Aluminum sulphate--4.2, buffered 5.2 anything higher will ruin the tan. Note; the carbonates will not work for buffering the alum tans.
    syntans- vary from 4-5.5 and never really stop tanning in this range ( they were invented to replace veg. tans when bark was hard to get from abroad in the early 1900's.
    Chrome 4.2 to 6.8
    This covers most of whats availabe to taxidermist. Aldahydes and veg. tans are not significant to the home tanner. enzyme (brain) is almost entirly a home process.
    Oil or chamios tanning is hard to control and of no sigifance to the home tanner. When properly done makes the best hair-on skin you will have your hands on and cost more to do.
    The info I have provided is just food for thought.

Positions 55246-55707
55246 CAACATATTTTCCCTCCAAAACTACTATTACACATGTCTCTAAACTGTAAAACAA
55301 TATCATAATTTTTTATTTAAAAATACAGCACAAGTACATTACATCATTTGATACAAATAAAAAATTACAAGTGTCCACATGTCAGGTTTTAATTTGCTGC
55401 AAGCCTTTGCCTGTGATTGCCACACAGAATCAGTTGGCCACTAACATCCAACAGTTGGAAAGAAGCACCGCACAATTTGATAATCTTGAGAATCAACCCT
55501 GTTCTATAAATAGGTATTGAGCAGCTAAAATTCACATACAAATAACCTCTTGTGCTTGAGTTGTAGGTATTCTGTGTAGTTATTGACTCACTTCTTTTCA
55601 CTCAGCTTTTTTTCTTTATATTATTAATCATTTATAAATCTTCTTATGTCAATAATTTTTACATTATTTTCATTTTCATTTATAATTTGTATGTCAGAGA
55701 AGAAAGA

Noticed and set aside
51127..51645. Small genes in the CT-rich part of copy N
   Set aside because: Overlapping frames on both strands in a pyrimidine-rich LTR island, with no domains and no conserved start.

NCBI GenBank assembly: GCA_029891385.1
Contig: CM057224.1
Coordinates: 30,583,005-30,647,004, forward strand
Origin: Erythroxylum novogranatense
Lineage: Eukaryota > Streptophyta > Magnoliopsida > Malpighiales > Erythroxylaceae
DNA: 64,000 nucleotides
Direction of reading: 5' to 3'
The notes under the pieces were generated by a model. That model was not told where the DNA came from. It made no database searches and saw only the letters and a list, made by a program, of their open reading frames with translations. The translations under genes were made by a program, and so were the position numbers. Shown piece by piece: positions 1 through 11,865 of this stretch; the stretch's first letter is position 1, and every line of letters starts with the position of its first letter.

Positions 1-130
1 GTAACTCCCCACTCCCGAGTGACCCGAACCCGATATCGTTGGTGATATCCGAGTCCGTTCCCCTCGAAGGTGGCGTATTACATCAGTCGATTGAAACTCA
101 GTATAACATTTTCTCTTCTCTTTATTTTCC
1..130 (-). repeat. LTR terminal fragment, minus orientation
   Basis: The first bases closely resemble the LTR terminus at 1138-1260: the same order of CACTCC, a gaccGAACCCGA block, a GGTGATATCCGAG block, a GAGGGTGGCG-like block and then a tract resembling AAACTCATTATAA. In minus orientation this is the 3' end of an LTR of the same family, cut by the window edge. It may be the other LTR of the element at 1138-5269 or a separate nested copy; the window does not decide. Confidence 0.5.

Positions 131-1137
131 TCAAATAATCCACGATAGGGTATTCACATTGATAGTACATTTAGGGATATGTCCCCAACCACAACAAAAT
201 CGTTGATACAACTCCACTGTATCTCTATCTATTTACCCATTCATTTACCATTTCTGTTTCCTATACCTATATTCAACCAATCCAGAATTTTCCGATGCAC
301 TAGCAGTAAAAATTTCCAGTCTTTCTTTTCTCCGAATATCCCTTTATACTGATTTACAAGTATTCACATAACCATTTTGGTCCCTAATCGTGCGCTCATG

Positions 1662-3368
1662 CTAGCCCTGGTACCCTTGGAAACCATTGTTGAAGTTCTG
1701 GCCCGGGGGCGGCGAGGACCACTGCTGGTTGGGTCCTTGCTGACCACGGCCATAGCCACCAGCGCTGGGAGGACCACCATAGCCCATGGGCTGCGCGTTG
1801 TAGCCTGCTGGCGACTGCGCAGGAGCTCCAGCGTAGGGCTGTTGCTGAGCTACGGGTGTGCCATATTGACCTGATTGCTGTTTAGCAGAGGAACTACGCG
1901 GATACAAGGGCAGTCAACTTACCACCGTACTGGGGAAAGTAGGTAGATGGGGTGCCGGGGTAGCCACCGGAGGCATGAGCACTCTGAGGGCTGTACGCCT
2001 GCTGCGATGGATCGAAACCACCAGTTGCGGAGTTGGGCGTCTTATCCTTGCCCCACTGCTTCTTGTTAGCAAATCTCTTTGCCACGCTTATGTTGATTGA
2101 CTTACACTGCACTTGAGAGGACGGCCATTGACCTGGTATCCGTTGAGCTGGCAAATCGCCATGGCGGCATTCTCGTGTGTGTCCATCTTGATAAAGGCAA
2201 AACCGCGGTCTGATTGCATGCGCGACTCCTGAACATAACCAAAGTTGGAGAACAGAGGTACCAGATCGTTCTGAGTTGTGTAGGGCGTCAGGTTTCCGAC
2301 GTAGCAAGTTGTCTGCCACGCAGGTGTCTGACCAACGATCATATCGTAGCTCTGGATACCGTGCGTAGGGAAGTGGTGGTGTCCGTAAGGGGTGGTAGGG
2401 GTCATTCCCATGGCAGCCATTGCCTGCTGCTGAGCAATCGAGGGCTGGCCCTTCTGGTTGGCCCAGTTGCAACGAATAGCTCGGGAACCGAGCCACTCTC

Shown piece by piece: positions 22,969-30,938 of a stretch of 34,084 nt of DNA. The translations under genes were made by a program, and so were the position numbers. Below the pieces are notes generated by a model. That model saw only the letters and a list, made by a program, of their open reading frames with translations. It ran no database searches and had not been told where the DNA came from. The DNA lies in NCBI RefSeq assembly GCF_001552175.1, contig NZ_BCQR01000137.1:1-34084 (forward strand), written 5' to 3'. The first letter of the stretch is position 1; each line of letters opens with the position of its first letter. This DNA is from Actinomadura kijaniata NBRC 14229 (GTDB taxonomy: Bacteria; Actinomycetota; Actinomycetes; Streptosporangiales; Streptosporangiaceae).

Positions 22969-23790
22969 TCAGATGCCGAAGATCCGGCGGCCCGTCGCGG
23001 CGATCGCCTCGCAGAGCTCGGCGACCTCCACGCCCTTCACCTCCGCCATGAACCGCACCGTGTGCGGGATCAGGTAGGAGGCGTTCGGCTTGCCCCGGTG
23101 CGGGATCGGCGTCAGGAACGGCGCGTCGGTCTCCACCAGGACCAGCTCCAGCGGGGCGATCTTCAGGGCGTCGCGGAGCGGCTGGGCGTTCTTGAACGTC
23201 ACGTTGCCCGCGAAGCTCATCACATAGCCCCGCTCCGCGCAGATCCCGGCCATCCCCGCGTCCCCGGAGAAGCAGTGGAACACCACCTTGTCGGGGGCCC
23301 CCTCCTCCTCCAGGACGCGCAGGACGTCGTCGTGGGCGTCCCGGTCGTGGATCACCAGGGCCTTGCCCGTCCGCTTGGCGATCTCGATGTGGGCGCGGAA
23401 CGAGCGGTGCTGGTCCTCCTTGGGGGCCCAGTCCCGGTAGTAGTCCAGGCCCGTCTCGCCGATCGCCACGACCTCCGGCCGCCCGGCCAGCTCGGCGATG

13. cyclone

    cyclone Posts: 400001

    Much like me, he is a bucket tanner Monte. The one tablespoon recipe had to come from the marketer of a home kit trying to put steadfast directions on the process.

    Would 1 Tlbs/gallon work on a bison hide, elk or moose hide? How about a mouse?

    I'm sure that tanneries use recipes for large batches that ensure success. I'm sure that you wouldn't consider the pH "adjusted" immediately after just adding X amount of base...It takes time to react with the acid in the solution as well as the acid within the hide itself. It is not instantaneous.

    Deja Vu...didn't we have this discussion before? http://www.taxidermy.net/forum/index.php/topic,26754.0.html
  14. Monte

    Monte Missouri fur-Limited hair-tanning

    I am sure we did. The questions keep on comming. However , I do enjoy discussing tanning . Any kind
    Also I work off percentages of hide weight.
  15. toaster

    toaster New Member

    Sooooooo,,, Monte,,, You paid your dues and learned your lessons, why would vendors to home tans recommend to neutralize before tanning? And you firmly believe in neutralizing a tanned skin, what would it take for your theory to become the industry standard vs. the current paradigm?